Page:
Law and Theater: “A Case of Libel” (Part II)
Last week, I discussed the factual background of Reynolds v. Pegler, the real case that forms the background of the play “A Case of Libel.” Today, I will discuss the play itself.
The play turns the real case of Reynolds v. Pegler into the fictional case of Corcoran v. Bendix. Dennis Corcoran stands in for Quentin Reynolds, an experienced and well-respected journalist. After he writes a favorable review of a book attacking his old friend Boyd Bendix (Westbrook Pegler), Bendix turns on him, writing a series of scathing columns attacking Corcoran’s patriotism, politics and morality. Corcoran turns to Robert Sloane (Louis Nizer) for assistance. Sloane is initially reluctant to take the case, but eventually Corcoran persuades him to accept the challenge.
The scene alternates between Sloane’s office and the courtroom, and covers several years of time, from Corcoran’s initial meeting with Sloane through the verdict. This allows the audience to see not only the courtroom jousting between Sloane, Bendix and Paul Cleary (Bendix’s attorney), but also Sloane’s discussions with Corcoran and his wife Anita. These discussions are almost as interesting as the trial sequences, as Sloane attempts to explain to his clients what potential difficulties they face in bringing a libel suit to court. The climax of the play is Sloane’s cross-examination of Bendix. I won’t reveal the ending, but if you read last week’s post, you should get a fairly good idea….
“A Case of Libel” is a good legal drama. It isn’t on the same level as the great legal dramas such as “Inherit the Wind” or “To Kill a Mockingbird,” but it is a solid dramatic work. From a legal standpoint, the discussions between the Corcorans and Sloan regarding the difficulties of defamation cases are very good. Every lawyer has a responsibility to inform his or her clients about the potential downside to their actions. This can be a difficult challenge, but Robert Sloane provides a good working model of how to approach this task.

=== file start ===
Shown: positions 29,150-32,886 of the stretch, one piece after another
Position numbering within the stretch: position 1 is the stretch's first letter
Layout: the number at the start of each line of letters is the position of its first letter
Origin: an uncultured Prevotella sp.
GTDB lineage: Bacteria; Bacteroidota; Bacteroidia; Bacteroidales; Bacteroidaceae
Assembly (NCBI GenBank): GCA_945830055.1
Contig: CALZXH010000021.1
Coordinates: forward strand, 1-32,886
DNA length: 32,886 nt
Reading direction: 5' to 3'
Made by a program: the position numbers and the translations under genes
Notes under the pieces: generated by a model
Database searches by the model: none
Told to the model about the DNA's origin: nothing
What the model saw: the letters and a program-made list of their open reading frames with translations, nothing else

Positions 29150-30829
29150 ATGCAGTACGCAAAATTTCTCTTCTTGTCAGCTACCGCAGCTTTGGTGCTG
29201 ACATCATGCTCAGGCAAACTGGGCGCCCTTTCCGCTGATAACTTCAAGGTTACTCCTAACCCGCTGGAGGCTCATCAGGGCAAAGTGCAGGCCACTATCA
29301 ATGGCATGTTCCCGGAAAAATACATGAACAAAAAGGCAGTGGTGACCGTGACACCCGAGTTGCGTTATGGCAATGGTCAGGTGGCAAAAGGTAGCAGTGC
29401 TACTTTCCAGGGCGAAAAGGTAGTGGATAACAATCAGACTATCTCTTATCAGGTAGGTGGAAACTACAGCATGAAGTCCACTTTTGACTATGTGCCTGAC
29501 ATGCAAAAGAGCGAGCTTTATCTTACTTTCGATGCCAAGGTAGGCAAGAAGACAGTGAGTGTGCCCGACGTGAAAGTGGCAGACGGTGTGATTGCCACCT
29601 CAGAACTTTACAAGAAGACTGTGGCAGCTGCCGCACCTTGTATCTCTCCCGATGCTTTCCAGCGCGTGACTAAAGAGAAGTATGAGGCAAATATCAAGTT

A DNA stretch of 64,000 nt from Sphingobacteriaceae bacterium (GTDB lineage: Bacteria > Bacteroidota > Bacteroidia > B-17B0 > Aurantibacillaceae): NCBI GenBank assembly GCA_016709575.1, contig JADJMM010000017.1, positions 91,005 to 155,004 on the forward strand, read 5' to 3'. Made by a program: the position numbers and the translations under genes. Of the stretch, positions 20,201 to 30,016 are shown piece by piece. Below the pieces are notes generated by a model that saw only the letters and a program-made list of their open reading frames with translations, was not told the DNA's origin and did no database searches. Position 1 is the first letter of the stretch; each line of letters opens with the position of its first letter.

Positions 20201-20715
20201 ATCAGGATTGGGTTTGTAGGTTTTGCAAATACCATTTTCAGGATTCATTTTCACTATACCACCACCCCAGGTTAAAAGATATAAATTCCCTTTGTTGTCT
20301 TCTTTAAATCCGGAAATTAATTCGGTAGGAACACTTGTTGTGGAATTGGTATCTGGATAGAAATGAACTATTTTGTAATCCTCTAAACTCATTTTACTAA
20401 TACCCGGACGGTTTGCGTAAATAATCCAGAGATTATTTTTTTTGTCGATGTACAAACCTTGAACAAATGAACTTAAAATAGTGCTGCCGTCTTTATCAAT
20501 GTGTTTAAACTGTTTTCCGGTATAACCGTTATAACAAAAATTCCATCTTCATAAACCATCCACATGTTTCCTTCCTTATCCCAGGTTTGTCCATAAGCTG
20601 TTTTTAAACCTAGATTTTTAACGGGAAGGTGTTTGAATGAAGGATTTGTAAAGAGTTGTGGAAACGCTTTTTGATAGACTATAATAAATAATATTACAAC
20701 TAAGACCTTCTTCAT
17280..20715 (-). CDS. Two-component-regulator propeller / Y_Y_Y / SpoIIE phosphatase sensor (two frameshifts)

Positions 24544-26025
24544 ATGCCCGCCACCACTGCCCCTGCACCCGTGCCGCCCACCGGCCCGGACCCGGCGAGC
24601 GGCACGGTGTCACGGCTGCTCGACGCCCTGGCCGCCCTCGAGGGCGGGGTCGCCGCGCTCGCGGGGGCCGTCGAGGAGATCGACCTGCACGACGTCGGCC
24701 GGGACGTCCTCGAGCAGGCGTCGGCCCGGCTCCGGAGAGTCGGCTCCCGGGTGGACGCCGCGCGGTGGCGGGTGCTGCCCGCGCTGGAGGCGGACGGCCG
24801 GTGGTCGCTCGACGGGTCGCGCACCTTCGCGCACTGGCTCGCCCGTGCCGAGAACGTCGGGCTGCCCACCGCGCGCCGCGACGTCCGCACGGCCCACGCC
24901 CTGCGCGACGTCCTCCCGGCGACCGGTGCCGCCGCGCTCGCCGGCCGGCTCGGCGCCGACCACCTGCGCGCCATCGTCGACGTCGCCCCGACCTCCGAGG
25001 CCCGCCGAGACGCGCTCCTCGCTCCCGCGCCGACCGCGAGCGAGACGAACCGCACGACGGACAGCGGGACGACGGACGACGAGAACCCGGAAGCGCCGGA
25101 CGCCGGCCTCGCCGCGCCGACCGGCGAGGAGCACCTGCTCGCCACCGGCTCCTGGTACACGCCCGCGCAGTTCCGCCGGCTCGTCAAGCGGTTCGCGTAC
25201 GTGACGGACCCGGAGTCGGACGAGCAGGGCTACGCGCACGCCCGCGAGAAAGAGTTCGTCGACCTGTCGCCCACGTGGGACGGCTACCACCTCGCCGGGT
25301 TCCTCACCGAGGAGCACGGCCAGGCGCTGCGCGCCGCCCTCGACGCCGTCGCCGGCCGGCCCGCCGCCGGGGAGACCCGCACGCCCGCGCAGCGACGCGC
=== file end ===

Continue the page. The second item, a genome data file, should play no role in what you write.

The courtroom scenes are also well done. I found the closing arguments particularly fascinating. Henry Denker, the playwright (and also an attorney), does not use the closing arguments from the actual trial. He does a good job of presenting compelling arguments for both sides. Although our sympathies are clearly with Corcoran and Sloane, Cleary makes a good argument for his version of freedom of the press.
It is interesting to compare the play with Louis Nizer’s memoirs. It is beyond the scope of this brief article to go into too much detail here. But Denker did manage to include a number of details from the actual case. Most of these details will not be noticed by the audience, but they are fun to spot.
The play is not perfect. My biggest complaint is with the character of Boyd Bendix. While he is a much stronger character in the courtroom than the real-life Westbrook Pegler (at least according to Nizer’s portrayal of him), he comes across as almost a parody of a right-wing anti-communist crusader. I would like to have seen a little more insight into why Bendix acts the way he does. But, by the same token, Pegler’s motivations for attacking Reynolds with such vitriol are also a bit murky. Perhaps Denker decided to just leave well enough alone and concentrate on his heroes. Unfortunately, a hero is only as good as his or her villain. A stronger Bendix would make Sloane’s challenges a little more rewarding.
I’m going to inaugurate a new measure for grading the legal dramas I cover in Black’s Blawg. I call it the “Mockingbird Scale.” It ranges from one to ten. One mockingbird is for plays worthy of Lionel Hutz*, while ten mockingbirds are reserved for shows worthy of Atticus Finch himself. “A Case of Libel” gets seven mockingbirds:
NEXT WEEK: I will look at something a little different: Two plays covering the same material, the life, trial, and execution of Joe Hill, a labor leader of the early 20th century.
*Before anyone complains, I am as big a fan of “The Simpsons” and of the late, great Phil Hartman as almost anyone. Lionel Hutz is simply the most inept fictional attorney I could think of. If anyone has another option, I’m open to suggestions.